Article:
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[stik-pin] /ˈstɪkˌpɪn/
a decorative straight pin with a jeweled or ornamented head and a long shaft with a sheath for encasing the point, used for holding an ascot or necktie in place.
Origin of stickpin
An Americanism dating back to 1900-05; stick2 + pin Unabridged
Based on the Random House Dictionary, © Random House, Inc. 2018.
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Examples from the Web for stickpin
Historical Examples
  • “My stickpin is gone and also one of my rings,” groaned Randy.

  • My watch and chain and stickpin are gone, and likewise all my badges!

  • He had announced the loss of a stickpin and six dollars and a quarter in cash.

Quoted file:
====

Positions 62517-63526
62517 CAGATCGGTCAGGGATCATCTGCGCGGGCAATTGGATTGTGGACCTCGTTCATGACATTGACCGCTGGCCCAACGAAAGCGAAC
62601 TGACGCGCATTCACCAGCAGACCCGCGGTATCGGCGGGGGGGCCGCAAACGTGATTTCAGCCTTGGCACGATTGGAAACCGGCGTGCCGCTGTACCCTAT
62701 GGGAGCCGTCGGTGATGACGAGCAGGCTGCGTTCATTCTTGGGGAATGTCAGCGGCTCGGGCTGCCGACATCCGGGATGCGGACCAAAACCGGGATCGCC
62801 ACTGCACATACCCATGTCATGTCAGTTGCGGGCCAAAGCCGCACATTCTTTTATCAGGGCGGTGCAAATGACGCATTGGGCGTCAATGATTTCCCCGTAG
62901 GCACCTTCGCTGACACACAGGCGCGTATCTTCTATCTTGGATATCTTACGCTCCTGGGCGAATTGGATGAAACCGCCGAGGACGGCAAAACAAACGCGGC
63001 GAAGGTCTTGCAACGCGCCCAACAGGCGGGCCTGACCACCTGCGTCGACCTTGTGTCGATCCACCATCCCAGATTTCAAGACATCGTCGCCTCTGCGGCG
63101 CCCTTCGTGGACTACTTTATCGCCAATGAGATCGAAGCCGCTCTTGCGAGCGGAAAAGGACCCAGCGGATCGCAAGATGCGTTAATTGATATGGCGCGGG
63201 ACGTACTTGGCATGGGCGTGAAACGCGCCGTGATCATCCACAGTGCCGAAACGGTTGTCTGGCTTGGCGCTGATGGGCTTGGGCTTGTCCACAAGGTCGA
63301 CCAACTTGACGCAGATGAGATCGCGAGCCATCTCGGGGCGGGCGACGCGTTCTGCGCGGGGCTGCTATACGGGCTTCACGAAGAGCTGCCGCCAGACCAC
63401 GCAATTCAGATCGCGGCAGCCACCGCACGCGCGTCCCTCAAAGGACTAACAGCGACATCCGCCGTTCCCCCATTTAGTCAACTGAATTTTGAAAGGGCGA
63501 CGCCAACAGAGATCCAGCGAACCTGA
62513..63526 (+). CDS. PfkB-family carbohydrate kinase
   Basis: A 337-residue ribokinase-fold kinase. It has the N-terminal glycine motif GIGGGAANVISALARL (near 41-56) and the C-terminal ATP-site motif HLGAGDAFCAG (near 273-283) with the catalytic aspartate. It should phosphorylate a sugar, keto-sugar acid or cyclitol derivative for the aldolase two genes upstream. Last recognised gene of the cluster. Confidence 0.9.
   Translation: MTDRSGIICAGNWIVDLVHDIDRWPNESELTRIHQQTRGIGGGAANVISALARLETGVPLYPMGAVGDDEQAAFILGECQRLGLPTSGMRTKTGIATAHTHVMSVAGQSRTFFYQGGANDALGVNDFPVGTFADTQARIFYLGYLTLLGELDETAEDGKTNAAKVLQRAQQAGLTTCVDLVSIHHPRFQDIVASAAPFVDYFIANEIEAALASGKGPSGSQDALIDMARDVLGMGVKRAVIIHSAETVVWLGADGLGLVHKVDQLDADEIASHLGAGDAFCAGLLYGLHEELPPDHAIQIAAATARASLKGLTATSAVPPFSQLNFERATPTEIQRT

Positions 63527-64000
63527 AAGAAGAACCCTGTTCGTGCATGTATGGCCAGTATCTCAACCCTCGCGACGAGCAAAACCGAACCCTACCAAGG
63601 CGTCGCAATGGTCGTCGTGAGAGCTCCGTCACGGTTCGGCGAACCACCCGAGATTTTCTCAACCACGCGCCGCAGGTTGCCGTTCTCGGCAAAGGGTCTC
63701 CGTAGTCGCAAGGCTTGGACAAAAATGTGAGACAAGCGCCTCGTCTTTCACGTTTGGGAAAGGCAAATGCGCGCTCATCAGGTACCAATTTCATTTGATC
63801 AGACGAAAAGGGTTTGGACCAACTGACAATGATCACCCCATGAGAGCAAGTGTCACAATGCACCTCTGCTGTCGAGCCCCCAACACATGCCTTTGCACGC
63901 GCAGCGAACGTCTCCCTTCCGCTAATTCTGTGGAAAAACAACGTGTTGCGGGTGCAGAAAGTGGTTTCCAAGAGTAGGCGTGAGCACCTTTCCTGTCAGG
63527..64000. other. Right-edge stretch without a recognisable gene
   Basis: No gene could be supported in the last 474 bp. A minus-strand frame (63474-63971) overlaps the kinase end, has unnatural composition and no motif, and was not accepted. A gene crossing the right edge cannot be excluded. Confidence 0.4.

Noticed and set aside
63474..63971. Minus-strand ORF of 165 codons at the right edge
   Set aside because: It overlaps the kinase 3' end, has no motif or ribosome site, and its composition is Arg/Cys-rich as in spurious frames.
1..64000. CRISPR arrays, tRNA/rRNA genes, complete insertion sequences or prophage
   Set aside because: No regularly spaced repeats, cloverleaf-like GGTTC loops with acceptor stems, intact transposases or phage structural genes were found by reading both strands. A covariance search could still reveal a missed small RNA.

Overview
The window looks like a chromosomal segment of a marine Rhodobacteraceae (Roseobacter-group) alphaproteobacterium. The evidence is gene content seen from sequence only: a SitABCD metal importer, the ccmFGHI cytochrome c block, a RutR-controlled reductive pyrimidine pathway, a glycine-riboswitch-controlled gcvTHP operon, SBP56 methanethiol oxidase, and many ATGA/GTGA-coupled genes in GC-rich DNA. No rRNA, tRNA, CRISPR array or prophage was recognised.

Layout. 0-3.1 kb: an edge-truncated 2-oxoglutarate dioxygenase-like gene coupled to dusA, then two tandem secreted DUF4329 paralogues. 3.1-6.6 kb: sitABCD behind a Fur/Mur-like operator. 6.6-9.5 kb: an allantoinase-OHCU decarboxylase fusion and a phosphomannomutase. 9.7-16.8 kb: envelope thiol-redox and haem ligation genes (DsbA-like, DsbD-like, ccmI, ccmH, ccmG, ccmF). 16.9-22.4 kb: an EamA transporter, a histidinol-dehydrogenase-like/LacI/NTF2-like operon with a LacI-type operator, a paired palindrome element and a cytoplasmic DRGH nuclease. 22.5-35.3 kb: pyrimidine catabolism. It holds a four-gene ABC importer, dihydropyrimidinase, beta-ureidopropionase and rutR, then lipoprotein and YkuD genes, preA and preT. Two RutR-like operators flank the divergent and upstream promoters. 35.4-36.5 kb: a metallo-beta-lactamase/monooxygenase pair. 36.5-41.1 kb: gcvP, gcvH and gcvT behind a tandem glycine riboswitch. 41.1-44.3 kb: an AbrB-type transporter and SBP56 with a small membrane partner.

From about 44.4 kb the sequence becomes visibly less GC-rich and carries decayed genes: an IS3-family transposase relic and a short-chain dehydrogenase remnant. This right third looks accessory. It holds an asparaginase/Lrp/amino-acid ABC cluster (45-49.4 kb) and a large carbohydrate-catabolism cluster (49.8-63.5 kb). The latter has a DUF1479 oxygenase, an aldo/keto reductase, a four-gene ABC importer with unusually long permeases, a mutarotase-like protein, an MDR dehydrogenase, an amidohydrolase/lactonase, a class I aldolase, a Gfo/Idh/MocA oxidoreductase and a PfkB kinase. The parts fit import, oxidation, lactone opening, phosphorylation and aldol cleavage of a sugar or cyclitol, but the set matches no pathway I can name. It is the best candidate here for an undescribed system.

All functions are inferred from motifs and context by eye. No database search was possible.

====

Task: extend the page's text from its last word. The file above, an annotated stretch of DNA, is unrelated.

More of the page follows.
• He gazed wistfully at Dave's watchchain and at the stickpin.

    Dave Porter at Star Ranch Edward Stratemeyer
  • He gazed thoughtfully at Injun, who, out in the sunlight, was still admiring his stickpin.

  • Holding the pillow in place with65 one hand Shocker gained possession of the watch and chain and stickpin with the other.

    Dave Porter at Star Ranch Edward Stratemeyer
  • It might mount nicely into a stickpin for Bill, she thought; a memento of the Klappan Range.

    North of Fifty-Three

    Bertrand W. Sinclair
  • A gold-wire bracelet on her left wrist and a stickpin in her four-in-hand tie were her only ornaments.

    Otherwise Phyllis Meredith Nicholson
  • Colliver cried peevishly, "Why can't a man wear a passable ring and stickpin without it attracting the attention of other people?"

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